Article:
The time away – not just from my work, because I’ve been sitting at the keyboard a lot, just not producing – helped me regain my focus. As my spouse points out, much of the time I feel I’m spending “writing” is actually time I spend feeling guilty because I can’t write, or because I feel that what I’m writing is utter shit. That’s not “writing” time. It’s my time with The Fear. So much of my writing time has been taken up talking with The Fear that I couldn’t figure out why shit wasn’t getting done. It certainly felt, emotionally, like I was working REALLY HARD. But arguing with your fear isn’t working. Feeling bad for not working isn’t working. Being angry about not working isn’t working.
So much about this business is being able to forgive yourself while you wallow through the dip and the fear that it unleashes. Many of my writing peers, and many of those in the generation just before me, dropped out of the business because of the dip, and the fear. I know people who got great advances and whose books tanked, and they bowed out. I know people who tanked right out the gate who bowed out. I know people who did well right off but were so fearful they couldn’t do it again that they bowed out. These terrible times in our careers also keep coming. They aren’t a one-off. I had a lot of trouble writing after my first contract was cancelled, and trouble writing when my publisher stopped paying me for my first series. I faced the fear when another book went out of print while yet another publisher of mine went through a sale. And I faced the fear when a book didn’t perform as well as I’d hoped it would. And here I am again, just six years into this novel career, and I’m there again, fearing that I’ll never level up, I’ll never break out, that my whole life, all that remains, will be one big churn.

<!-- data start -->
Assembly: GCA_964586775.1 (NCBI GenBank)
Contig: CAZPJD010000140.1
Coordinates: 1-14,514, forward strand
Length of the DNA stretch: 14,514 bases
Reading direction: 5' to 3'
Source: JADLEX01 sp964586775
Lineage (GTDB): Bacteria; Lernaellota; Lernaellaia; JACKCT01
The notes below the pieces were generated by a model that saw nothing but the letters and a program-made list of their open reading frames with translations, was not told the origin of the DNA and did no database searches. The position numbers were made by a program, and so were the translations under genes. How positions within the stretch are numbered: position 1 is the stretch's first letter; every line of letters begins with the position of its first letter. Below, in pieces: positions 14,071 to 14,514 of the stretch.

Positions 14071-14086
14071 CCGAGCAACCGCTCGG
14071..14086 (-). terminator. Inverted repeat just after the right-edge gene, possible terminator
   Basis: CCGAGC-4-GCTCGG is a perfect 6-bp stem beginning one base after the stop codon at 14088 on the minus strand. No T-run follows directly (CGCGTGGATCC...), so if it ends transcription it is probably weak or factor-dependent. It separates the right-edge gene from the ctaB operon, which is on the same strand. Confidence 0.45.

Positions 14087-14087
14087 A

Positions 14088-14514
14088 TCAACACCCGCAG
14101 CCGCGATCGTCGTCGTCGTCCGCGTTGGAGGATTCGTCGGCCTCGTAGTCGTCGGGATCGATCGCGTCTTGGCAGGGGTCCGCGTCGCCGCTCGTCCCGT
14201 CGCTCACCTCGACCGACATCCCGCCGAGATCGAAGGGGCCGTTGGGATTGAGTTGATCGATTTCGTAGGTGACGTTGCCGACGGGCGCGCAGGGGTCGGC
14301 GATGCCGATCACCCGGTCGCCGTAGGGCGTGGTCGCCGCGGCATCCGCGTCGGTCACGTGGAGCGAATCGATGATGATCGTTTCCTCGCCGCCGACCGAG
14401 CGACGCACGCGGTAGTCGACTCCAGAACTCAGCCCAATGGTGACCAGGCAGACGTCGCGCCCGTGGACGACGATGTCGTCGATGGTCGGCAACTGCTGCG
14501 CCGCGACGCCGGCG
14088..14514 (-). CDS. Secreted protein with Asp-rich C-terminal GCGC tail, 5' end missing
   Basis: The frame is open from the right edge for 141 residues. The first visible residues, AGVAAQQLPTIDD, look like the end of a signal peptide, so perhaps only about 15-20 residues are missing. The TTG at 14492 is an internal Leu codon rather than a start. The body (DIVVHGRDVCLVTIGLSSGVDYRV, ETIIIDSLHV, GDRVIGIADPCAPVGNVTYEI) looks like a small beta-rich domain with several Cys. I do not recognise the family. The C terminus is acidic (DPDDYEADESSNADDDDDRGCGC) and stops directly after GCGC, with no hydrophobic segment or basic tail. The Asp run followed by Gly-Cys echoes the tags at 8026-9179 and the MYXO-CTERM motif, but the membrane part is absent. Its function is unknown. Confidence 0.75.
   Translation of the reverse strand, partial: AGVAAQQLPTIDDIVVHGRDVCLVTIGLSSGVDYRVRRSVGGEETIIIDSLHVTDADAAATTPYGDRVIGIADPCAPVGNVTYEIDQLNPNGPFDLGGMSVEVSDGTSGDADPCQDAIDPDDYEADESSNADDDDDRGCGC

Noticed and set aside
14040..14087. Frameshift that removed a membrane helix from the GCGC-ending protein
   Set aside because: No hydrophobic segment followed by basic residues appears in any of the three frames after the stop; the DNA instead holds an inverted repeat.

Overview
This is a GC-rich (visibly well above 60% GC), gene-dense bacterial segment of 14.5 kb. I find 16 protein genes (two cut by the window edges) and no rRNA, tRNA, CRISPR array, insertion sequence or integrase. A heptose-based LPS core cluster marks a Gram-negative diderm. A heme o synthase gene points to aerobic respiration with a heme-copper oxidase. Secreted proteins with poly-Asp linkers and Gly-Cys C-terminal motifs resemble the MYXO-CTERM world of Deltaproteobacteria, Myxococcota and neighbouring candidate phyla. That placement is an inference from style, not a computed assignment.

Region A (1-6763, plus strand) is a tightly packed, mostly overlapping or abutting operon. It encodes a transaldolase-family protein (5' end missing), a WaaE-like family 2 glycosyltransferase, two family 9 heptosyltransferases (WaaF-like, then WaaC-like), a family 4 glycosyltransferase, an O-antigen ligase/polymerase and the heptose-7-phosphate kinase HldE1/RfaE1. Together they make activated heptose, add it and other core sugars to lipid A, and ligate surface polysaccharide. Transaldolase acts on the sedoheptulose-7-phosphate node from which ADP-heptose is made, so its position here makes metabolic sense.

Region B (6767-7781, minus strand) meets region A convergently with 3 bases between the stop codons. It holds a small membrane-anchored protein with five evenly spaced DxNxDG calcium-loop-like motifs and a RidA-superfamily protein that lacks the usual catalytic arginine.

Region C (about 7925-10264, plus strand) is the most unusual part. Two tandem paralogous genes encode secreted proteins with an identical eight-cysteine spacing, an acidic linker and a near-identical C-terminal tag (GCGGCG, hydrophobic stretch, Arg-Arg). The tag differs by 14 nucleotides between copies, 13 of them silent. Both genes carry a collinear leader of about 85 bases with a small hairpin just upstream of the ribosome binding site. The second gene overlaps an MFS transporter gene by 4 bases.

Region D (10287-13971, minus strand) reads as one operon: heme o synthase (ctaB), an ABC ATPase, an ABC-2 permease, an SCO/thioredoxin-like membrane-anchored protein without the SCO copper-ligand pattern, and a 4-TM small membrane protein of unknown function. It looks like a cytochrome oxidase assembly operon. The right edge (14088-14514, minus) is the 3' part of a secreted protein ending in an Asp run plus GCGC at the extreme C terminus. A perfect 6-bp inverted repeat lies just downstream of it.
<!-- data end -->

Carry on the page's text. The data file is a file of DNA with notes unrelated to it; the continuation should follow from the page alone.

Fear can be negotiated with and overcome. I know this from dealing with it so many times over the last six years. But it always comes back. It does this because we all know we have a shelf life, an expiration date. After all, we’re all going to die. So every time we face a failure, we think, “OK, this is it. For real this time.”